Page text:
Off road, there are few compact or mid-size SUVs that will scrabble up hills or drive off cliffs as well as the 2008 Jeep Liberty. When they were trail-running, TruckTrend.com observed, “Engine power was sufficient and throttle response smooth. The automatic-transmission and transfer-case gearing helped us to climb extremely steep sections, as you'd expect a Jeep to be able to do.”
However, most folks don’t commute over trails named “Hell’s Revenge.” With welcome honesty, the GarageBlog admitted, “We didn’t have an opportunity to check out the Liberty’s skills in the dirt, but we did manage to drive it in a couple of inches of snow. All the electronics make for an impressive launch in the snow. In fact, the traction control works so well that I didn’t even need to engage 4 high to keep on trucking.” This is a much more realistic benefit for most SUV drivers, and the 2008 Jeep Liberty’s capabilities are probably overkill for such things.
EdmundsInsideLine.com complained about the performance of the Liberty, Jeep’s newest vehicle, in more routine driving duties. “The V6 engine is torquey enough to live up to its Jeep heritage, we suppose, but the progress of the Liberty (4,030 pounds in 2WD, 4,222 pounds in 4WD) is best described as deliberate. The automatic's shifts are a bit clunky. Simply put, there are far better powertrains out there.” Internet Auto Guide wasn’t particularly impressed either: “The 3.7-liter V6 is only adequate in this vehicle. It has decent pickup from a stop, but doesn't provide the willing punch to make passing easy. The four-speed automatic transmission kicks down readily to provide what passing power there is, but the standard six-speed manual transmission's extra gear ratios let the driver keep the engine in its power band.”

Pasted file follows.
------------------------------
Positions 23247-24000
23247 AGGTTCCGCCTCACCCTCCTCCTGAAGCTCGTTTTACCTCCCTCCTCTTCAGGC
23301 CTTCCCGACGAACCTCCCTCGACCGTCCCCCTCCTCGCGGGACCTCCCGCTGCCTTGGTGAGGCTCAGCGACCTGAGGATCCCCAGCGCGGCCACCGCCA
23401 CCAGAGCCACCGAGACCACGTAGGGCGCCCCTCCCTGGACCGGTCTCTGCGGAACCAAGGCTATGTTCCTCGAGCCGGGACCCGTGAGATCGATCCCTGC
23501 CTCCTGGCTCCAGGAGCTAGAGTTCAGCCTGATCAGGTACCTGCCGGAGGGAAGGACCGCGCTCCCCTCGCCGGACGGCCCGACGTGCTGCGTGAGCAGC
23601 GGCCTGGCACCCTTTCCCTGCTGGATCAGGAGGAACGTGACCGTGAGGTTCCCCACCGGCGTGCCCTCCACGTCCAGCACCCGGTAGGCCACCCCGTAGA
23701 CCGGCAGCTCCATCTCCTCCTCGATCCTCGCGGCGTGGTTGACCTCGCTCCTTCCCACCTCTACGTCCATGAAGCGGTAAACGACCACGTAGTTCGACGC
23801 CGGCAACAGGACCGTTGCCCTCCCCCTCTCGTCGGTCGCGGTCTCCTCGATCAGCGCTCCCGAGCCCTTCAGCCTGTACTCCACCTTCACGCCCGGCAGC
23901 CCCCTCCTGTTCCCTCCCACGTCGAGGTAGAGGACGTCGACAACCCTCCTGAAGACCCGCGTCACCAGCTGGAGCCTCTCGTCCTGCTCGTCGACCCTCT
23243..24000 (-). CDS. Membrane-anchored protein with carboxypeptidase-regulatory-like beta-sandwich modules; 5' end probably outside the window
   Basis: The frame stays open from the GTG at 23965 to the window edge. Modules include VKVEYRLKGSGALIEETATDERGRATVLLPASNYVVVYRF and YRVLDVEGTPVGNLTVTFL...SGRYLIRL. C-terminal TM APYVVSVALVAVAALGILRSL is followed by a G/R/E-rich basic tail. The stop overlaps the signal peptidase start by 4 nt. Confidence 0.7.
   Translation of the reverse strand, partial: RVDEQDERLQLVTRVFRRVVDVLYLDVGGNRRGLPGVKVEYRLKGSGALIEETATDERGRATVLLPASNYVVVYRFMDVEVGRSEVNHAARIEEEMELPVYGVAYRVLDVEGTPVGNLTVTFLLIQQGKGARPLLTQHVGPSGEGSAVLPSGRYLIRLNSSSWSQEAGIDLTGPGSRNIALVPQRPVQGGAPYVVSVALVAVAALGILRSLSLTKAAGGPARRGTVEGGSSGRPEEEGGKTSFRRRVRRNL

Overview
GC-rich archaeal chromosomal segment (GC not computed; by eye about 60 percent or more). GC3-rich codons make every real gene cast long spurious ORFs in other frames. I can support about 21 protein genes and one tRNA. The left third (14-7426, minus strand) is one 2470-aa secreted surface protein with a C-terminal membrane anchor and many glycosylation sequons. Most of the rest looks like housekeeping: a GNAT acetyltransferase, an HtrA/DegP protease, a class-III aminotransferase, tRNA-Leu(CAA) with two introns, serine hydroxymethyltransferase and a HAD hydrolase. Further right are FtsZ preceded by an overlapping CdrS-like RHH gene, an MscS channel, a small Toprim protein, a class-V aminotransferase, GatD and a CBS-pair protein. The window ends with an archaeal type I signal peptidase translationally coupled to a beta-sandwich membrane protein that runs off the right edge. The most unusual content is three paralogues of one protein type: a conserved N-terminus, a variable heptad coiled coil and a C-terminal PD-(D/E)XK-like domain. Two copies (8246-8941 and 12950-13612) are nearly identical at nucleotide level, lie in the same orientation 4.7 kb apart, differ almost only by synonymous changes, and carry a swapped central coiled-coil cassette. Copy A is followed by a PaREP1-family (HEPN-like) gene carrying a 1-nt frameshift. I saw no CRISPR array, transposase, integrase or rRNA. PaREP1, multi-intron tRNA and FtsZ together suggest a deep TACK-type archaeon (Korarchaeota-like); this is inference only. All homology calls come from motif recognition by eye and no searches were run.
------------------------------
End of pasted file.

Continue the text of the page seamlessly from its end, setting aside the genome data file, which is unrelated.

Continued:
Not many editors from around the Web drove the 2008 Jeep Liberty with the six-speed manual, but the experts from TheCarConnection.com put hundreds of miles on one. The Liberty’s manual-shifter throws are longer than on a sports car, obviously, but the mechanical precision of the gearbox was bliss. The transmission cogs engaged with a satisfyingly direct mechanical “snick” that exponentially increased the driver’s physical and emotive involvement with the truck. If you can drive a manual, consider this combination before making your purchase decision.
TheCarConnection.com editors concur with the Web’s majority opinion that the Liberty is not a land jet. (If you want a fast vehicle that’s not a Liberty, Jeep badge included, buy a Grand Cherokee SRT8.) When it comes to the Liberty, Jeep has made much about the Liberty’s new suspension and that it provides an on-road ride that is superior to the outgoing generation. Alas, the NYTimes.com was not impressed with the results: “On the road, the Jeep’s ride and handling could be charitably described as unfortunate. Sometimes a vehicle with a comfortable ride doesn’t handle very well. Sometimes a good-handling vehicle has an uncomfortable ride. The Liberty managed both a poor ride and lackluster handling, which is a stunning lack of achievement.”
TheCarConnection.com’s car experts don’t hate the Liberty’s road manners nearly so much, and tend to agree with the point made by EdmundsInsideLine.com about the SUV’s suspension. “The new small Jeep is still a truck at heart, and it's well behind its car-based competitors when it comes to ride quality, body control, steering action and general responsiveness.”